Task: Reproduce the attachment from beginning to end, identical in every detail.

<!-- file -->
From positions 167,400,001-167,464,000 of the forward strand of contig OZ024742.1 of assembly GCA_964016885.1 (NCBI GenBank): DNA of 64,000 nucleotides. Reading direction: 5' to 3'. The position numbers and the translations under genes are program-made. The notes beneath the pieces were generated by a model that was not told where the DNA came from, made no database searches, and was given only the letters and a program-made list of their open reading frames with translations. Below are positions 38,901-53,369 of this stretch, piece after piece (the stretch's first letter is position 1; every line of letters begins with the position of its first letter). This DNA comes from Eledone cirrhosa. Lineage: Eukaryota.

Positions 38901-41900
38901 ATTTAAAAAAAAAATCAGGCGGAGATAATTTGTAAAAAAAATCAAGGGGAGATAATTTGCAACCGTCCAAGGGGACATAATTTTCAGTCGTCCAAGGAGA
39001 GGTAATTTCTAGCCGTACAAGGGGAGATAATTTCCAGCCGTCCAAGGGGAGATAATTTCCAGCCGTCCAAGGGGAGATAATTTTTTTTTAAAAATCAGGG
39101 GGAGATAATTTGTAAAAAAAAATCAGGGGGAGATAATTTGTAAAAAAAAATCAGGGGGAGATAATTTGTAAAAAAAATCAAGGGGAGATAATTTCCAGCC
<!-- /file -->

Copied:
From positions 167,400,001-167,464,000 of the forward strand of contig OZ024742.1 of assembly GCA_964016885.1 (NCBI GenBank): DNA of 64,000 nucleotides. Reading direction: 5' to 3'. The position numbers and the translations under genes are program-made. The notes beneath the pieces were generated by a model that was not told where the DNA came from, made no database searches, and was given only the letters and a program-made list of their open reading frames with translations. Below are positions 38,901-53,369 of this stretch, piece after piece (the stretch's first letter is position 1; every line of letters begins with the position of its first letter). This DNA comes from Eledone cirrhosa. Lineage: Eukaryota.

Positions 38901-41900
38901 ATTTAAAAAAAAAATCAGGCGGAGATAATTTGTAAAAAAAATCAAGGGGAGATAATTTGCAACCGTCCAAGGGGACATAATTTTCAGTCGTCCAAGGAGA
39001 GGTAATTTCTAGCCGTACAAGGGGAGATAATTTCCAGCCGTCCAAGGGGAGATAATTTCCAGCCGTCCAAGGGGAGATAATTTTTTTTTAAAAATCAGGG
39101 GGAGATAATTTGTAAAAAAAAATCAGGGGGAGATAATTTGTAAAAAAAAATCAGGGGGAGATAATTTGTAAAAAAAATCAAGGGGAGATAATTTCCAGCC